Under the peace deal they are to hand their weapons over to a team of international observers, a process that is unlikely to be accomplished before the elections on October 15.

The number of guns in Renamo’s hands are also unknown. There have been media reports of the guerillas breaking into the government’s armouries and stealing weapons when they need them.

The question is: Will Dhlakama resort to violence if the result does not favour Renamo?

“Maybe there are secret chapters that guaranteed him a certain position, funding and wealth,” says Charas, echoing widely held perceptions that the peace deal involved secret financial gains for Dhlakama.

“All he wants is to beat the MDM, not beat Frelimo,” says Charas. 

“Dhlakama’s main goal now is to maintain his position as the leader of the opposition and I think that is very easy for Frelimo to guarantee.”

The pre-election period has been marred by cases of verbal and physical violence largely directed at the MDM by Frelimo’s “shock groups”, whose job is to obstruct opposition campaigns.

The violence against the MDM tends to be worst in areas Frelimo considers its traditional bastions. 

Yet in the long run these skirmishes may be Frelimo’s undoing. Simango’s strategy is to attract a new generation of Mozambicans who have never known war.

“We want a truly civilian government, not one that goes back to the bush when it loses the war,” Mondlane tells a heavily pregnant woman in Mahlazine.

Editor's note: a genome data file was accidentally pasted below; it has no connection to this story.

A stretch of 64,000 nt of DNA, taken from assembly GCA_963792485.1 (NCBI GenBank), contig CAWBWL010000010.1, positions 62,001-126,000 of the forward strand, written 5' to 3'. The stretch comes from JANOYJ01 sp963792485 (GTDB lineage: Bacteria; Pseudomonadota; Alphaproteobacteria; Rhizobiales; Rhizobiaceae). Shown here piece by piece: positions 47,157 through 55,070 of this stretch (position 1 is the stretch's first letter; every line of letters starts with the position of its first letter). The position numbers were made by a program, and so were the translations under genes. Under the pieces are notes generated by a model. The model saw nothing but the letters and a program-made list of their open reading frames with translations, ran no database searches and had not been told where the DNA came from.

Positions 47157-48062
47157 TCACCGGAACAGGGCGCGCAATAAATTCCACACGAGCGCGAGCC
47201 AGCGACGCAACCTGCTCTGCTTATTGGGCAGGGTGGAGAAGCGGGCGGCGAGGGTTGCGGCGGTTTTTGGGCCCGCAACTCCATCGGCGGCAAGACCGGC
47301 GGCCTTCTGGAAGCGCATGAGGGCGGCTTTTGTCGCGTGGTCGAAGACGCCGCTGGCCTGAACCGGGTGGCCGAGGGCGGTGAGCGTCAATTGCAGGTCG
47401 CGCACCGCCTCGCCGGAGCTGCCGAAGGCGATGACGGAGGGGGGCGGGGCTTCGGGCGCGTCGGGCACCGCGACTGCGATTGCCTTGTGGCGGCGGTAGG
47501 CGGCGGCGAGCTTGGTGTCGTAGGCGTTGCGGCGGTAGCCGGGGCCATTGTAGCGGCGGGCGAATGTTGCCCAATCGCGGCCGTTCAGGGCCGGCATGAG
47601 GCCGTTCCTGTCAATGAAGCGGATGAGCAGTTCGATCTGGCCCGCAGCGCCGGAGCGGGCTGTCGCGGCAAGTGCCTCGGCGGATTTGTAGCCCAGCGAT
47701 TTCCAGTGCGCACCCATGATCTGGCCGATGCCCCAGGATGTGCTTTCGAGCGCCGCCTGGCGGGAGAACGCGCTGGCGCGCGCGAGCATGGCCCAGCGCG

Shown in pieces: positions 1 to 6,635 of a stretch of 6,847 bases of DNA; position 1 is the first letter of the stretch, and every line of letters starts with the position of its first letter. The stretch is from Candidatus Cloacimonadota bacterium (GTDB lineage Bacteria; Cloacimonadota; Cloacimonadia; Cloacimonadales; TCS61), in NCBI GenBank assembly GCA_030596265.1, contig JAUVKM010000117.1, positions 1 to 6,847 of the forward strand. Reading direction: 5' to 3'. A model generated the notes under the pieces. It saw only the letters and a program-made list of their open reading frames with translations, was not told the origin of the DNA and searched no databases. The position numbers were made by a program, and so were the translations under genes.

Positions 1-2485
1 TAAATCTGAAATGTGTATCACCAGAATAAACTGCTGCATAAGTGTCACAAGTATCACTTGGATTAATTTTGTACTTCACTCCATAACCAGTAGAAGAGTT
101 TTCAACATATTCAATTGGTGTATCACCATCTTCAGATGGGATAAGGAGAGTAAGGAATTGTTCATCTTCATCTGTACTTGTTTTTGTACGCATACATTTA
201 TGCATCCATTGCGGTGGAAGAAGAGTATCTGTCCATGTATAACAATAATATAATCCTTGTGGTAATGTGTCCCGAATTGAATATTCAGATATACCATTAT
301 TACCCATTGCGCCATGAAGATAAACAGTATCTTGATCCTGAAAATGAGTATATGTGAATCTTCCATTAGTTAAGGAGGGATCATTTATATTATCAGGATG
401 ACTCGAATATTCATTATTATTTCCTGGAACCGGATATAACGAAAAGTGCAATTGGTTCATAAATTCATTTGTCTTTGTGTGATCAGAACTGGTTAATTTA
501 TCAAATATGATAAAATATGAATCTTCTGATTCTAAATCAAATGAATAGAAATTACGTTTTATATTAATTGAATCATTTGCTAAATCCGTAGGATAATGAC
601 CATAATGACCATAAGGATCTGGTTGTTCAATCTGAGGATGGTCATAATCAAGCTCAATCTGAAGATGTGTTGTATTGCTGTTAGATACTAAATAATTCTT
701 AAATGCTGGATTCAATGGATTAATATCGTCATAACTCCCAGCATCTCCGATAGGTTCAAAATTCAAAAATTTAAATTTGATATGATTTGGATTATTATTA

“That baby will be born into a new era,” he assures her.

A political transition could boost investment

The stakes are higher than ever when 10-million Mozambicans go to the polls to vote in presidential and parliamentary elections on October 15. Huge gas finds in the far northern Rovuma Basin’s deep waters could be a game changer for Mozambique, with the potential to double the country’s gross domestic product in the next two decades.

Whoever wins will preside over what could be unprecedented growth and foreign investment. Foreign oil companies are keen to pour billions into the gas export project and the political transition is being watched with interest.

Presidential candidates
Filipe Jacinto Nyusi
The former defence minister (see “Mozambique: New president, same old guises?“), who has a low public profile, is campaigning on an offer of “continuity and change”.  The change aspect is to appeal to voters who are tired of the Frelimo brand of governance that is allegedly riddled with corruption and growing inequality.

Afonso Dhlakama
Fresh from his two-year stint in the “bush” from where he waged a military insurgency against the government, the 61-year-old is running for the fifth time. 

He has participated in every poll since the first multiparty elections were held in 1994. Dhlakama hopes a popular outcome will revive his Renamo party that has, in recent years, been written off to the political dustbins by many people.

Daviz Simango
A former member of the rebel movement Renamo, Simango has impressed many with his performance as mayor of Mozambique’s second-largest city, Beira, a position he has held for more than a decade. 

Founded in 2008, the party won control of several municipalities in last year’s local elections that were boycotted by Renamo. 

MDM hopes to overtake Renamo and become the official opposition. Renamo dismisses the MDM as being an “old Frelimo in new clothing” and designed by Frelimo to reduce Renamo’s votes. The MDM denies the allegation.